You have probably seen people at races or running around the streets that have those compression socks or sleeves on. Maybe you have thought to yourself, “Do those really work?” or “I wonder if those would help my shin splints or calf cramps?”
During this time of year, with the start of cross country season and with Fall marathons and half marathons creeping up on us, I get a lot of questions about compression. Most commonly, people want to know how it works and if it’s appropriate for their condition.
Today, I will explain the concept behind compression, how it can benefit you, and which conditions it’s appropriate for.
To really understand how compression socks and sleeves work, it’s important to have a basic understanding of how blood flows through the body. The heart pumps oxygen containing blood to our extremities and working muscles though arteries. Once the cells use the oxygen and other nutrients from the blood, the then deoxygenated blood, along with lactic acid and other waste products enter the veins to get taken back to the heart. Once the blood gets back to the heart, it’s oxygenated from the lungs and the process is repeated.
Keeping oxygenated blood flowing to muscles is important for performance. The more oxygen the cells have, the better they will function. During exercise, the body produces lactic acid as a waste product. If this lactic acid is not removed from the muscles, it can contribute to soreness and decreased ability to perform. Another factor in decreased performance is muscle fatigue. Muscular vibration during physical activity contributes to fatigue. Think about how much shock and vibration is going through your leg muscles as you pound pavement with 3-5 times your body weight while running. Over time, those little vibrations of the muscles add up and they become fatigued.
Now that we know what the blood and muscles are doing while we are running, let’s talk about what compression socks and sleeves do to help the body. Compression socks and sleeves provide graduated compression, meaning the compression is higher (tighter) at the foot and ankle and lower (looser) as it moves up the calf and lower leg. This type of compression helps to fight the effects of gravity and assist the body in venous return (deoxygenated blood flowing back up to the heart).
Recent studies show that with an optimal level of consistent compression, the walls of the arteries will dilate, increasing the blood flow through them. Arterial blood flow has been shown to increase up to 40% during activity and 30% during recovery. This means more oxygen and nutrients flowing through the body! On the other hand, the walls of the veins will constrict under compression, which helps to increase the velocity of blood flow through them. Increased velocity of blood flow through veins means that deoxygenated blood and lactic acid will get back to the heart quicker, which will help to increase the rate of recovery and decrease muscle soreness! Compression will also help to stabilize the muscle and decrease the amount of muscular vibration, resulting in decreased fatigue. To sum up the benefits of compression; enhanced performance through increased blood flow, quicker recovery and decreased muscle soreness, and less fatigue. All good things!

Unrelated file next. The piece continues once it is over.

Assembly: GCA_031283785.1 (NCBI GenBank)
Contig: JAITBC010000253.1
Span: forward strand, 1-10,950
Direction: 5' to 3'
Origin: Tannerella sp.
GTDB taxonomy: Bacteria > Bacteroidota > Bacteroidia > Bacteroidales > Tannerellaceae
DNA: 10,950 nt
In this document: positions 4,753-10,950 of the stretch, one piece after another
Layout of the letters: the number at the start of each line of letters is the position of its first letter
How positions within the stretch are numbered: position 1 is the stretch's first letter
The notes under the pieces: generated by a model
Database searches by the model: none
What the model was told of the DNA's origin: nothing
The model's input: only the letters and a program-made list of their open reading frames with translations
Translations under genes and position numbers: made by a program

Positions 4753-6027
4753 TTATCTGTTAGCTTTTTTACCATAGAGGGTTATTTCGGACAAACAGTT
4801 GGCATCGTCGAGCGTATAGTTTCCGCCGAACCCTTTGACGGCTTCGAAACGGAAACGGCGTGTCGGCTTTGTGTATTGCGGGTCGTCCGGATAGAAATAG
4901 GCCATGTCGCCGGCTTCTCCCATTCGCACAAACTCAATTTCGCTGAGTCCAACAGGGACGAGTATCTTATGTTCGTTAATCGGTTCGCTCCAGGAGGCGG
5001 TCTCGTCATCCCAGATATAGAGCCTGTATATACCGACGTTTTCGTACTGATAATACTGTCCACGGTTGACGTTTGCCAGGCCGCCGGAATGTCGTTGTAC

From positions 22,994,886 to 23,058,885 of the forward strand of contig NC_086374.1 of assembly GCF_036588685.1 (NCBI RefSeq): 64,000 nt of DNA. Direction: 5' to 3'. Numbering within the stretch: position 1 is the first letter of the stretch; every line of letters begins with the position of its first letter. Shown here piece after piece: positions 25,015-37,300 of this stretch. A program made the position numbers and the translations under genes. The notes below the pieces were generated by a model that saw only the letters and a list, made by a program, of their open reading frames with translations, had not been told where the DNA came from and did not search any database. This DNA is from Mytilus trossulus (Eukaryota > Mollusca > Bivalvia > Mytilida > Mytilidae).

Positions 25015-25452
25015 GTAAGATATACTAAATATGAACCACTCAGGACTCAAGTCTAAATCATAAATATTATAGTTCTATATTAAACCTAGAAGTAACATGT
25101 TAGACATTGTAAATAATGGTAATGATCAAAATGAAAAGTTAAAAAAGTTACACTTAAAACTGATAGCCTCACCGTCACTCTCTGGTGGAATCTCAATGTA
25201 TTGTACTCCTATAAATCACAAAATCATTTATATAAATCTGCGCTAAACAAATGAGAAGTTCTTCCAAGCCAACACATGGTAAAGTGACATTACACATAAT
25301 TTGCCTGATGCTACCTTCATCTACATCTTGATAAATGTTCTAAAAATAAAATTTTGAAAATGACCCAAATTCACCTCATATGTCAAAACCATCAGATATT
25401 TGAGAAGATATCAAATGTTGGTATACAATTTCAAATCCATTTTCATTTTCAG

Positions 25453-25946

So are compression socks or sleeves good for shin splints, calf cramps / strains, and Achilles tendonitis? The answer is yes, however, they will not cure any condition if the only thing you are doing to help your injury is wear compression. All injuries should be assessed so that the real cause can be addressed. Wearing compression can help to make your injury feel better as you are recovering, help get you through that last long run before your marathon, or possibly prevent a new injury from coming on. Proper rest, massage, stretching / strengthening, footwear, and progression of training should all be considered when dealing with a lower leg injury.
What if you’re not injured, can you still benefit from compression? Absolutely! Increased blood flow is going to help improve your performance and decrease the rate of fatigue of your muscles. It will also help you to recover quicker, meaning that you will be ready for your next workout, so you can train harder.
Should I wear socks or sleeves? The answer to this question depends on a few things. If your injury involves your arch, ankle, or lower Achilles tendon, you are going to want to wear a sock to cover the injured area. If your injury is up higher, a sleeve should be fine. Another factor to take into consideration is what type of sock you like to wear. If you have a favorite pair of running socks that you can’t run without, you will probably like the sleeve better since you can wear your favorite socks with it.
Don’t forget about wearing compression while you travel to and from your race or on a business trip. Sitting in a plane or car for an extended period of time can wreak havoc on the blood flow in our legs. Let compression assist your veins in getting that blood out of your legs and back to your heart!
Whether you are trying to ease the symptoms of shin splints or calf pain, or looking to get an edge on the competition through quicker recovery, compression can help!
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